When KTM introduced its small-displacement Dukes in 2013, a large chunk of the motorcycling community developed an appreciation for the bike’s approachability and ease-of-use. To the surprise of many back then, excitement needn’t always be associated with three-digit horsepower figures. To this day, KTM’s small capacity Duke range consisting of 125cc, 200cc, 250cc, and 390cc machines continues selling like hotcakes all over the world.
It can be said that the Duke was largely responsible for the crop of fun, small-displacement bikes we have today. As such, it really isn’t so surprising that many motorcycle manufacturers have come up with their own interpretations of what a fun, small-capacity motorcycle ought to be. We’ve seen companies like Honda do a rather decent job with the CB300R, while Kawasaki and Yamaha took the parallel-twin approach with the Z250 SL and MT-03. Even Chinese motorcycle makers like CFMoto and its 300NK have joined the party. More recently, another Chinese motorbike maker unveiled its own interpretation of a fun, lightweight, naked streetfighter.
Zongshen, a brand which folks in North America have never heard of, is a Chinese motorcycle manufacturer known for small-displacement scooters and motorbikes sold across Asia and parts of Europe. It’s also a strategic partner of the Piaggio Group, for which the Italian company outsources manufacturing to in the region. You see, Zongshen has taken the recipe of the baby KTM Duke, and released its own interpretation dubbed the G250R. From a styling perspective, the resemblance is uncanny. The G250R sports sharp, aggressive bodywork, with a chiseled fuel tank, tail, and headlight akin to the alien-like styling of KTM.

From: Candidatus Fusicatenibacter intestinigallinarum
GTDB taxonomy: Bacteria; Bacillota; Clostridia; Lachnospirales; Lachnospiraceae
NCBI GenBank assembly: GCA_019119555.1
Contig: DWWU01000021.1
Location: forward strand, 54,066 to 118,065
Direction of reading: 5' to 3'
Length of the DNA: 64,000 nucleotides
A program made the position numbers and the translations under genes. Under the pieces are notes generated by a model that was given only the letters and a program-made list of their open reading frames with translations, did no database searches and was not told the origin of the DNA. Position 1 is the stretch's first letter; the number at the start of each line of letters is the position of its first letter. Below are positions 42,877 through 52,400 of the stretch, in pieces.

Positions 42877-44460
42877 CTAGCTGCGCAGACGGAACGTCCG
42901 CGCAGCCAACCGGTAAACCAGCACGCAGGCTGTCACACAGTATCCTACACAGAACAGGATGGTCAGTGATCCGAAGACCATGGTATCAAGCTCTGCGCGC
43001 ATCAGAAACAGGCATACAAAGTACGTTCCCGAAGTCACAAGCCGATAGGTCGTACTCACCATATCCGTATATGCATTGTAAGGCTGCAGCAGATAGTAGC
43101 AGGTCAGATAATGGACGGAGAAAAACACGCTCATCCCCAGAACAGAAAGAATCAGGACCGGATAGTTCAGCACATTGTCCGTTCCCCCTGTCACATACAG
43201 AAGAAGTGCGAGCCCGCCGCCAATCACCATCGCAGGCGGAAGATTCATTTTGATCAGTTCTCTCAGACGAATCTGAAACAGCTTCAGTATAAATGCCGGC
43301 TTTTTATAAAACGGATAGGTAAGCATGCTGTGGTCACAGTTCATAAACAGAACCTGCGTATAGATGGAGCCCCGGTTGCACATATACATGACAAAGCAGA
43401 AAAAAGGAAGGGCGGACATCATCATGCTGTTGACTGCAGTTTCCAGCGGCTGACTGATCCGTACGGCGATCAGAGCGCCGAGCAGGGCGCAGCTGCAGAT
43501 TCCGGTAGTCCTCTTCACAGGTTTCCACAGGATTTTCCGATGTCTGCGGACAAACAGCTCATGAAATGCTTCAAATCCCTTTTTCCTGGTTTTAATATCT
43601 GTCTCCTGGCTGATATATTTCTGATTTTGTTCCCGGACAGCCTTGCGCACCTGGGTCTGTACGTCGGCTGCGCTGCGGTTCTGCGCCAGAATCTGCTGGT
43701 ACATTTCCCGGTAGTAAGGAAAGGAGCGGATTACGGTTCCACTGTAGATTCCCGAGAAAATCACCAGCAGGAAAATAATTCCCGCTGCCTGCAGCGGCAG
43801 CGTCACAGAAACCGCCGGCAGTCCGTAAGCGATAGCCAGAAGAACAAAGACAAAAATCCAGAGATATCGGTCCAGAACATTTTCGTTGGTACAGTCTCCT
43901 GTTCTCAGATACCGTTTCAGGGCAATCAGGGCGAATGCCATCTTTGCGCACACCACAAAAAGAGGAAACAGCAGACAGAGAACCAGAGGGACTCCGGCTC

Zongshen has employed a vibrant and playful color palette for the G250R, a move that makes it clear that this bike is trying to emulate the playful, rowdy nature of its Austrian inspiration. In the performance side of things, the G250R gets a punchy 249cc single-cylinder motor. With around 25 ponies on tap, its performance is comparable to the 250 Duke, as well. As is the case with all modern-day machines, Zongshen has outfitted the G250R with a full-color TFT display, and full-LED lighting.
The Zongshen G250R is expected to roll out in the Chinese domestic market very soon. Likewise, we can expect to see this bike make its way to neighboring Asian markets, perhaps sporting different branding. It could even make its way to the European market, and serve as a budget-friendly alternative in the A2-license segment.